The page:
Jakarta: The Seven Network's Sunday Night program on Schapelle Corby avoids an interview with the parolled drug smuggler but includes one with her sister Mercedes, the family has promised Indonesian authorities.
A Justice department spokesman in Jakarta said that, on that basis, the Bali office had approved the program, which depicts the Australian drug smuggler’s first days of freedom two weeks ago.
Schapelle Corby's first words
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Schapelle Corby's first words
Convicted drug smuggler Schapelle Corby's first words since leaving a Bali prison have been aired in a promotional video for Seven's Sunday Night program.
However, officials will still be watching carefully to assess whether the program breaches Corby's parole conditions.
The justice ministry has warned repeatedly that Corby should not be interviewed lest it cause “restlessness” in the community, and breach parole regulations.
But a spokesman for the Indonesian justice ministry said on Friday that Mercedes and her husband, Wayan Widyartha, had attended a meeting early on Friday at the Bali justice office and guaranteed there would be no interview with Schapelle featured in the broadcast.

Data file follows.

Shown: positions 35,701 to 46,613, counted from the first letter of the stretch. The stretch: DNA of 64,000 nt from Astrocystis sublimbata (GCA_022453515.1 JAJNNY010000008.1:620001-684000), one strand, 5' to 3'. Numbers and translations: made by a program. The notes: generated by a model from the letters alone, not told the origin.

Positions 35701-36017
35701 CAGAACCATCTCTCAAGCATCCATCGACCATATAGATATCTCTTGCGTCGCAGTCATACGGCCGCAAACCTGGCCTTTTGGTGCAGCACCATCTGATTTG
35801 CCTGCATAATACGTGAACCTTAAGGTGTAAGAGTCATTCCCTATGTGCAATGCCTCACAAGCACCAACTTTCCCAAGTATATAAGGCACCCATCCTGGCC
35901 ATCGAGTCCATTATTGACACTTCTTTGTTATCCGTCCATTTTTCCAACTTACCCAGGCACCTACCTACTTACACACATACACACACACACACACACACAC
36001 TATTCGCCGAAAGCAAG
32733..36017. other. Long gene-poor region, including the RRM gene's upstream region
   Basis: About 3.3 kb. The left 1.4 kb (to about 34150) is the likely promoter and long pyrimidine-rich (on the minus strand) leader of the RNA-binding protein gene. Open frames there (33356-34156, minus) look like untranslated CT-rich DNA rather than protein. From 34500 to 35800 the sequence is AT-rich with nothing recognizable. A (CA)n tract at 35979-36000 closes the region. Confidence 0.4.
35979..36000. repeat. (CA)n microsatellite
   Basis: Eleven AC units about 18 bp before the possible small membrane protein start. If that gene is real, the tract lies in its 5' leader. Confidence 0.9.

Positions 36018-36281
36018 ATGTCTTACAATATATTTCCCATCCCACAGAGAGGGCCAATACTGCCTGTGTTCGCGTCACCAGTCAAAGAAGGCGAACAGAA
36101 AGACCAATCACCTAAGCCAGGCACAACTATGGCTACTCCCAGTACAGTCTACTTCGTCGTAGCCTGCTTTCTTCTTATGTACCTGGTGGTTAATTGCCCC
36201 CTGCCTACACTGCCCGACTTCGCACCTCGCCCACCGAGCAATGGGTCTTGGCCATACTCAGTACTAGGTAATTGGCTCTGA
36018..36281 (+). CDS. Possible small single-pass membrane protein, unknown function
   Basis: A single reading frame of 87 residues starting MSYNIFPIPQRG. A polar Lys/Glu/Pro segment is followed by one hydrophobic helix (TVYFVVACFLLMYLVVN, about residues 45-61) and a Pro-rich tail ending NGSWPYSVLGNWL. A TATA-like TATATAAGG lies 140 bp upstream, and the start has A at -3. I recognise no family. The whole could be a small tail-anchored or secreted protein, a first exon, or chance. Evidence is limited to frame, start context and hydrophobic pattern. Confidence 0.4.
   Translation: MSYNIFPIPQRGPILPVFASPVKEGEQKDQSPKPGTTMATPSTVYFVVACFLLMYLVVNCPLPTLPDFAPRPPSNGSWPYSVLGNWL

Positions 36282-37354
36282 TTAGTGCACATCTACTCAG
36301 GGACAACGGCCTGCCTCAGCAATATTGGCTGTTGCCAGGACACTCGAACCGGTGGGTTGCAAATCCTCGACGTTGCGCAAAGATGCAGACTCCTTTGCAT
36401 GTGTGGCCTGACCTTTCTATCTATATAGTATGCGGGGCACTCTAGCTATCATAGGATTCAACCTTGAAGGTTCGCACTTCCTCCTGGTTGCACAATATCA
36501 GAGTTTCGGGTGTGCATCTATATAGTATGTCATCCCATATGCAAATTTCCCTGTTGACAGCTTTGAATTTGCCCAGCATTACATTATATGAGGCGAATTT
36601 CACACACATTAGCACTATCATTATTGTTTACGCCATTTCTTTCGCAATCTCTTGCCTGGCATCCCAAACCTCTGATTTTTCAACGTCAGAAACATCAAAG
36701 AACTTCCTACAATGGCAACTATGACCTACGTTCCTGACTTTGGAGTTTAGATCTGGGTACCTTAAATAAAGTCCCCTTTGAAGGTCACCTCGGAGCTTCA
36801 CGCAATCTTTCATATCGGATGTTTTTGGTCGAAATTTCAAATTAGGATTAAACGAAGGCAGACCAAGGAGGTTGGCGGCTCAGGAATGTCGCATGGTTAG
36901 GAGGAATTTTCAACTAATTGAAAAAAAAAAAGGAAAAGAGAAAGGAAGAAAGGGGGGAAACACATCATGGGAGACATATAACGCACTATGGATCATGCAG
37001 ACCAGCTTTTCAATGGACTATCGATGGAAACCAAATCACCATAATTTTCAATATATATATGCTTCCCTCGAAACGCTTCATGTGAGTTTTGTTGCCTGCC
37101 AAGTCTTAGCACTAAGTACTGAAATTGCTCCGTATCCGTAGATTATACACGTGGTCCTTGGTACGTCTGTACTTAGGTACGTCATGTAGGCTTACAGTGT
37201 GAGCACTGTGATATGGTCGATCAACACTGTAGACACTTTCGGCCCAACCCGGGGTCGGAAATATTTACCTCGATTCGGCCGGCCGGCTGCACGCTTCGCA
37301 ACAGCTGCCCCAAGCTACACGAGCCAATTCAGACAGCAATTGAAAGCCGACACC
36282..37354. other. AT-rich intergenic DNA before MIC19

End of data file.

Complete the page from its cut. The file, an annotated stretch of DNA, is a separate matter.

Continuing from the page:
“The only one who is interviewed in the program is Mercedes,” the spokesman said.
“Bali officials agreed to the movie as long as there is no Corby interview.”
Bali justice office head Gusti Kompyang Adnyana watched the Seven Network’s online promotion on Friday, which shows the network’s cameras filming every one of Corby’s first steps to freedom, including her first words from under the infamous hat and veil: “I feel like a crab”.
Mr Gusti said afterwards: “We will watch it… We will evaluate and we will report to Jakarta. We will also listen to her parole officer, then we will evaluate everything and report."
He was adamant that there could be no interview: “We already said no. The minister said no. The deputy justice minister said no. The parole officers said no interview.”
The Corby family pleaded unsuccessfully with authorities to be allowed to conduct the interview, saying it was for Schapelle’s mental wellbeing, and promising it would not be paid for.
She is still holed up in a luxury villa because she needed to escape the harassment of the media waiting outside, Mercedes said in a letter to the department last week.
But the Seven footage shows cameras following Schapelle, capturing every utterance, as well as showing her jumping up and down excitedly when she enters the Sentosa Seminyak villa after her release.
Asked by journalists if this footage undercut the family’s reasons for Corby remaining in luxury accommodation and not her own family home, Mr Gusti said: “We will evaluate everything and report to Jakarta”.